Statute of frauds


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(Law) an English statute (1676), the principle of which is incorporated in the legislation of all the States of this country, by which writing with specific solemnities (varying in the several statutes) is required to give efficacy to certain dispositions of property.
- Wharton.

See also: Fraud

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74) By comparison, the statute of frauds demands a signed writing for contracts covering real property.
When first enacted in 1677, the Statute of Frauds applied to six types of contracts.
The other is a legal examination of the reasons behind the tightening up of will-making requirements, and particularly the effect that the Statute of Fraud (1677) had on the process.
In the federal action, the CGU insurers moved for summary judgment on their counterclaims for a return of insurance brokerage commissions paid in connection with premiums subsequently returned; on the ground that plaintiff's claim of an oral agreement between the parties was controlled by New York law and was unenforceable pursuant to the statute of frauds.
In relation to contract of guarantee, the Statute of Frauds 1677, section 4 as amended provides that "no action shall be brought against the defendant pertaining to any special promise to answer for the debt default or miscarriages of another person unless the agreement or some memorandum or note is in writing and signed".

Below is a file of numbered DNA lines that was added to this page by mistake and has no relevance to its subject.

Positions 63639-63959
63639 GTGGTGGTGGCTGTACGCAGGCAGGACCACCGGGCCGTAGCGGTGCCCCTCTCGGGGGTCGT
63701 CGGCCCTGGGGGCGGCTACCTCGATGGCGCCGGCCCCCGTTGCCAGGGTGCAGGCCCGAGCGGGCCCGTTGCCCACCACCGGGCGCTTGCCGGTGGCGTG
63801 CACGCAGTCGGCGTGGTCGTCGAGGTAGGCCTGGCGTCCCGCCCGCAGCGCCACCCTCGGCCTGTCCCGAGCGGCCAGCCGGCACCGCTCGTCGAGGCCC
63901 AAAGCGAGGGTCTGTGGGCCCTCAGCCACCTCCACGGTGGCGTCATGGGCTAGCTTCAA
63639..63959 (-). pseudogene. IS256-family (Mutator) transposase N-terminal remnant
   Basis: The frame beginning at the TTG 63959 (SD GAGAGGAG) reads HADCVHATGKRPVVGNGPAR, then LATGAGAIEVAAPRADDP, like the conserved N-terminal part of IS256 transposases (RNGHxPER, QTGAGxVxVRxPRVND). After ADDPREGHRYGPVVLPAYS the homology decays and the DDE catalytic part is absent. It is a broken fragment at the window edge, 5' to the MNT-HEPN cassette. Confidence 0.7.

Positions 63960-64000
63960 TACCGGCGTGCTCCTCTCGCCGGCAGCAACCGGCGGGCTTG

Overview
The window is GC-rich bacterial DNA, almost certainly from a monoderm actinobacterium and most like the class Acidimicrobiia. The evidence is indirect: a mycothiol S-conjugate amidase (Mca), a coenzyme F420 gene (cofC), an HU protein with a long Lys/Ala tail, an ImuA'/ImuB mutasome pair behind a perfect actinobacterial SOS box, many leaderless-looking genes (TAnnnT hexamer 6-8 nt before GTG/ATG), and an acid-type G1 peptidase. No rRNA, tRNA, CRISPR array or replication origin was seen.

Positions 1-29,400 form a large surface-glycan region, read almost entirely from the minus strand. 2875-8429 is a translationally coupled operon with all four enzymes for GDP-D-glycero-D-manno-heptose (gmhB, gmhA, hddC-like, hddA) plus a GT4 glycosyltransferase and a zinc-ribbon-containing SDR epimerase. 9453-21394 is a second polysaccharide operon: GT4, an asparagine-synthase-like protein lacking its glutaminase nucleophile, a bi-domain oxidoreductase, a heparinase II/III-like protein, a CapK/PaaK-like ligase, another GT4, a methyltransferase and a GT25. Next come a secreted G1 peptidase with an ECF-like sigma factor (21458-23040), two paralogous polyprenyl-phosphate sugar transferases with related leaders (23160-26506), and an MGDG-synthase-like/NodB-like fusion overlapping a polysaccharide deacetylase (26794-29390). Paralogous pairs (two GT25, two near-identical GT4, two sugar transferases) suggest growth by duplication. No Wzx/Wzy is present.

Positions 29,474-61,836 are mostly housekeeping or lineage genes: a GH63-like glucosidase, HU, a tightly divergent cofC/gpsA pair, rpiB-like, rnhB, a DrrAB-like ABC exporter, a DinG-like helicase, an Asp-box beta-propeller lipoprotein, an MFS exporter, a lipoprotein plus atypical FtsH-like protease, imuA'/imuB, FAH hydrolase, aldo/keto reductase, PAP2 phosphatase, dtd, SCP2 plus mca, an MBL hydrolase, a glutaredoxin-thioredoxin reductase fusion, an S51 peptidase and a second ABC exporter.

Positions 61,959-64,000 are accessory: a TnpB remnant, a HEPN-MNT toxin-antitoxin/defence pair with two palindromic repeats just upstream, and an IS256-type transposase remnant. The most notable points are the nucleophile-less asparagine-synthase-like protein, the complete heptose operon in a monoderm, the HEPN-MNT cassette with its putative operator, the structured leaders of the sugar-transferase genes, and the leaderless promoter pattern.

Shanker, Judicial Misuses of the Word Fraud to Defeat the Parol Evidence Rule and the Statute of Frauds (With Some Cheers and Jeers for the Ohio Supreme Court), 23 AKRON L.
It also establishes the safety net of this doctrine, which disregards so many legal norms of contract law such as the statute of frauds and allowing parol evidence to modify an instrument's language.
Together, the statute of frauds exemption and the changes in the trade confirmations will contribute to a dramatic increase in the certainty that a trade is enforceable when oral agreement is reached by traders.
Whether a string of electronic bits stored in the memory cache of a laptop satisfies the writing requirement of the Statute of Frauds - or whether instantaneous messaging obviates the mailbox rule for delivery of acceptances - are issues that infect the core purpose of traditional contract formalities.
In particular, the Statute of Frauds (an old English law from 1677 still in effect in Alberta and some other provinces) requires some contracts to be in writing.
AFFI supported restoration of the Statute of Frauds for contracts for the sale of goods of $5,000 or more, but criticized a provision which would 'open the door to oral contracts in contravention of the purpose of the Statute of Frauds' and create other 'loopholes' which 'undermine the Statute of Frauds as it has traditionally been applied.